Fluoride Action Network

Pinellas County Targeted with Fluoride Proposal

Source: St. Petersburg Times | Times Staff Writer
Posted on June 8th, 2003
Location: United States, Florida

Two-thirds of Pinellas County residents don’t have fluoridated water, but that could soon change.

Pinellas County commissioners appear likely to vote in favor of adding fluoride, possibly in the next month.

“I don’t know why we don’t do it already,” said Commissioner Calvin Harris. “I think it’s one of those old holdovers that’s never been seriously considered. . . . I think it’s time. I’m sure I’m not the only one who feels that way.”

He’s not. Commissioners Ken Welch and Susan Latvala also say they want fluoridated water. Two others, Commissioner John Morroni and Karen Seel, commission chairwoman, say they’re leaning in favor of the change.

Commissioner Barbara Sheen Todd has doubts. The seventh, Bob Stewart, was out of town and couldn’t be reached.

The latest push to add fluoride is coming from Dr. John Heilman, director of the county health department. Heilman already has met individually with commissioners.

“This would be good for the county, and good for the kids,” Heilman said.

The American Dental Association, American Medical Association and several other medical groups say fluoride helps prevent tooth decay. For instance, one study cited by the dental association says that children in Grand Rapids, Mich., had 50 to 63 percent less tooth decay after that city became the first to fluoridate its drinking water.

The Centers for Disease Control and Prevention has called fluoridation one of the nation’s top 10 “public health achievements” during the 20th century.

Opponents point out that too much fluoride can cause fluorosis, white spotting on teeth. But dentists say fluoride is easier to regulate in drinking water than by giving children supplemental fluoride.

Some opponents also say fluoride can cause cancer or other ailments, but medical groups say no such links have been found, despite repeated studies.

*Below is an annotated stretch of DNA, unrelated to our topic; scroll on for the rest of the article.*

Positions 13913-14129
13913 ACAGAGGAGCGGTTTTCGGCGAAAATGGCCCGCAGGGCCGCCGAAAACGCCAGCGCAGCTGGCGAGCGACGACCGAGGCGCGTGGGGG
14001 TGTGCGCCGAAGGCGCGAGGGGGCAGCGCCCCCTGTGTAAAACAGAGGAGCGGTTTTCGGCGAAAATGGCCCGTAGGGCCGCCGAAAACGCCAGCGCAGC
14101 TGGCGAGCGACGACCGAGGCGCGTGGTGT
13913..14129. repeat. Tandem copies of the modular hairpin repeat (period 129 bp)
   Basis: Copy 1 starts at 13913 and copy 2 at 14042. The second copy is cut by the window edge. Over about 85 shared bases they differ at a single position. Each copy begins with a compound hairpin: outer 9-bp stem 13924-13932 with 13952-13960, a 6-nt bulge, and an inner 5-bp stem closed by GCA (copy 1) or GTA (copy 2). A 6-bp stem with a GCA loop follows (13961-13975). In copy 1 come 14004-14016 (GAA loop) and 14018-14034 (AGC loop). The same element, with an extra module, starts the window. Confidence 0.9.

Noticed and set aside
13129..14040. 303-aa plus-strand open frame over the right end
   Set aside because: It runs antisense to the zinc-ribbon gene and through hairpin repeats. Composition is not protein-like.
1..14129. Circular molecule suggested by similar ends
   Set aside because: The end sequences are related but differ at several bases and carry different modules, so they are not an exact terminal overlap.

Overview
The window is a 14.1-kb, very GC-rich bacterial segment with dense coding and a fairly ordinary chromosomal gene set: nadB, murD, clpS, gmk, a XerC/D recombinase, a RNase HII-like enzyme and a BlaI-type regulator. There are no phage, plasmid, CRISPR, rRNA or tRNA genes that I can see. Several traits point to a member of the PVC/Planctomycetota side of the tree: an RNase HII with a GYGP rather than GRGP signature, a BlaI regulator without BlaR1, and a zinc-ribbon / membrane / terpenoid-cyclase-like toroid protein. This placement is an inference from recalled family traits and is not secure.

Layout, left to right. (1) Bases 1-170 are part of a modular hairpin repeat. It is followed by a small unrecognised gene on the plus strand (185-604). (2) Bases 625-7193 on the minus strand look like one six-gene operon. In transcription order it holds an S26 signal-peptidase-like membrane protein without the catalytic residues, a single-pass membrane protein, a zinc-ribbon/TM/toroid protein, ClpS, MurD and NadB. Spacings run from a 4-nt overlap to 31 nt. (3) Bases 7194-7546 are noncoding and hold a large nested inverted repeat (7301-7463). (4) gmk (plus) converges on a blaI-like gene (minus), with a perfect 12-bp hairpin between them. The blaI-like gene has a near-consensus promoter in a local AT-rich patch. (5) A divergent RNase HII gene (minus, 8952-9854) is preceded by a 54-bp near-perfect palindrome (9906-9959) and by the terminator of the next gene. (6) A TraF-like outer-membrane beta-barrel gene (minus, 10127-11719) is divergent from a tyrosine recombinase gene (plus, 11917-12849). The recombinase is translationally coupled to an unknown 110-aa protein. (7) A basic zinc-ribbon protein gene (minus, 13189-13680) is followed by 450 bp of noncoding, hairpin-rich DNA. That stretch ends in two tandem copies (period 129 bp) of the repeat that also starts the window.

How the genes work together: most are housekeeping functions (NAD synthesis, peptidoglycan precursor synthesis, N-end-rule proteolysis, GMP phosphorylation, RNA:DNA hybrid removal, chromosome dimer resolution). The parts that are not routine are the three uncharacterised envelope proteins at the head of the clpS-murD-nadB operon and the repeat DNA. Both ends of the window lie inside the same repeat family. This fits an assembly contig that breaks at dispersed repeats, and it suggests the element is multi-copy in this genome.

Commissioners have talked for years about fluoridating water in Pinellas, the largest water system in Florida without fluoridated water.

In 1997, they decided against it because only two of the cities that get county water said they wanted it. In 2001, commissioners talked about it again, but decided to take a survey of city residents before making a decision.

That survey was completed over a year ago, in March 2002. That survey, of 737 Pinellas water customers, said that most residents want fluoridated water.

Almost 52 percent want fluoride. Another 36 percent couldn’t form an opinion, and 12 percent were opposed.

About half of those surveyed didn’t know whether their water contained fluoride. Close to one-fourth said it was not, while just over one-fourth thought, incorrectly, that it was.

County Administrator Steve Spratt says he may bring the fluoride issue to the June 24 meeting. The date could be pushed back because commissioners are set to debate fireworks the same day.

Pick Talley, county utilities director, also supports fluoridation. But Talley said commissioners may want to wait because a federal science council is starting a two-year review of recent studies on fluoride. But that review won’t be complete until November 2004.

Todd said she is wary of adding any chemical to food and water and wants more assurance that fluoride is safe.

“It needs to be proven to me that it’s safe and that it’s not going to have any negative impact,” she said.

Other commissioners pointed to the county’s recent water main break. In the just under two weeks it took to fix the 7-foot water pipe, some 20-million gallons of water were pumped to county water customers each day from the city of St. Petersburg.

All that water was fluoridated, and county officials received no complaints or reports of problems.

What is fluoride?

Fluoride is a naturally occurring element found in soil and water. Repeated studies have shown it helps prevent tooth decay. Fluoride makes tooth enamel less susceptible to the acid produced by dental plaque and helps enamel repair damage caused by acid, according to the American Dental Association. Fluoride is added to drinking water at extremely low levels – 0.7 to 1.2 parts per million – to promote healthy teeth.

Who gets it?

Pinellas County water customers, about two-thirds of the county, don’t get fluoride in their water. The county supplies water to unincorporated residents, Largo, Kenneth City, Seminole and Pinellas beach communities. It also sells water wholesale to Clearwater, Tarpon Springs, Pinellas Park, Safety Harbor and part of Oldsmar. The rest of the county – St. Petersburg, Dunedin, Belleair, Gulfport and most of Oldsmar – receives fluoridated water.